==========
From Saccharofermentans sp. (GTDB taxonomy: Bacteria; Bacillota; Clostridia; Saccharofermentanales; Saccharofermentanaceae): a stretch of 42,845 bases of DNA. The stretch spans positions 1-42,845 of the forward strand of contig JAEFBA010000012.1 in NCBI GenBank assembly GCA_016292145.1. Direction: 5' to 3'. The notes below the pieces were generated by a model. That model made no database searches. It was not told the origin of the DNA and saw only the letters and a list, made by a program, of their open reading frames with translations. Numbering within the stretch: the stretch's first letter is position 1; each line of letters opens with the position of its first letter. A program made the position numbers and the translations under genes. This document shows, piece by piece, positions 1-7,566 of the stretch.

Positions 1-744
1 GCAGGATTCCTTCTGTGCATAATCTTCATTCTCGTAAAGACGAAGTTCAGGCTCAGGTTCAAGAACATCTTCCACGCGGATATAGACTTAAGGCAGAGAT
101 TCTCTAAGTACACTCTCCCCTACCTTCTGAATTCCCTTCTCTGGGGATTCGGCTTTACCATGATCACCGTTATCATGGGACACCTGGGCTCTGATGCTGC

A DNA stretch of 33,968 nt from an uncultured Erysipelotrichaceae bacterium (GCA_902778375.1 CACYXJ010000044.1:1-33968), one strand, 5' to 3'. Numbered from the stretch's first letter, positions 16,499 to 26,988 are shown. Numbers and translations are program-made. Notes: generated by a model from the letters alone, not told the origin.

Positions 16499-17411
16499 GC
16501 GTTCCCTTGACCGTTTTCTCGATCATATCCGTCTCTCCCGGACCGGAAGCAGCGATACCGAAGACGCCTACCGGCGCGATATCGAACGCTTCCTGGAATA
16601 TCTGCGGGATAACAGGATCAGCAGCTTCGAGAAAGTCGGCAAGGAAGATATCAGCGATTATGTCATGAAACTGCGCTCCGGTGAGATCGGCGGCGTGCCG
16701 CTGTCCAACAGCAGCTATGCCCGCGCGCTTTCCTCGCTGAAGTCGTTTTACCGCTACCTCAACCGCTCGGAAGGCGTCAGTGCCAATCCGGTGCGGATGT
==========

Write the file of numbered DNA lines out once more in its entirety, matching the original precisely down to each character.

From Saccharofermentans sp. (GTDB taxonomy: Bacteria; Bacillota; Clostridia; Saccharofermentanales; Saccharofermentanaceae): a stretch of 42,845 bases of DNA. The stretch spans positions 1-42,845 of the forward strand of contig JAEFBA010000012.1 in NCBI GenBank assembly GCA_016292145.1. Direction: 5' to 3'. The notes below the pieces were generated by a model. That model made no database searches. It was not told the origin of the DNA and saw only the letters and a list, made by a program, of their open reading frames with translations. Numbering within the stretch: the stretch's first letter is position 1; each line of letters opens with the position of its first letter. A program made the position numbers and the translations under genes. This document shows, piece by piece, positions 1-7,566 of the stretch.

Positions 1-744
1 GCAGGATTCCTTCTGTGCATAATCTTCATTCTCGTAAAGACGAAGTTCAGGCTCAGGTTCAAGAACATCTTCCACGCGGATATAGACTTAAGGCAGAGAT
101 TCTCTAAGTACACTCTCCCCTACCTTCTGAATTCCCTTCTCTGGGGATTCGGCTTTACCATGATCACCGTTATCATGGGACACCTGGGCTCTGATGCTGC

A DNA stretch of 33,968 nt from an uncultured Erysipelotrichaceae bacterium (GCA_902778375.1 CACYXJ010000044.1:1-33968), one strand, 5' to 3'. Numbered from the stretch's first letter, positions 16,499 to 26,988 are shown. Numbers and translations are program-made. Notes: generated by a model from the letters alone, not told the origin.

Positions 16499-17411
16499 GC
16501 GTTCCCTTGACCGTTTTCTCGATCATATCCGTCTCTCCCGGACCGGAAGCAGCGATACCGAAGACGCCTACCGGCGCGATATCGAACGCTTCCTGGAATA
16601 TCTGCGGGATAACAGGATCAGCAGCTTCGAGAAAGTCGGCAAGGAAGATATCAGCGATTATGTCATGAAACTGCGCTCCGGTGAGATCGGCGGCGTGCCG
16701 CTGTCCAACAGCAGCTATGCCCGCGCGCTTTCCTCGCTGAAGTCGTTTTACCGCTACCTCAACCGCTCGGAAGGCGTCAGTGCCAATCCGGTGCGGATGT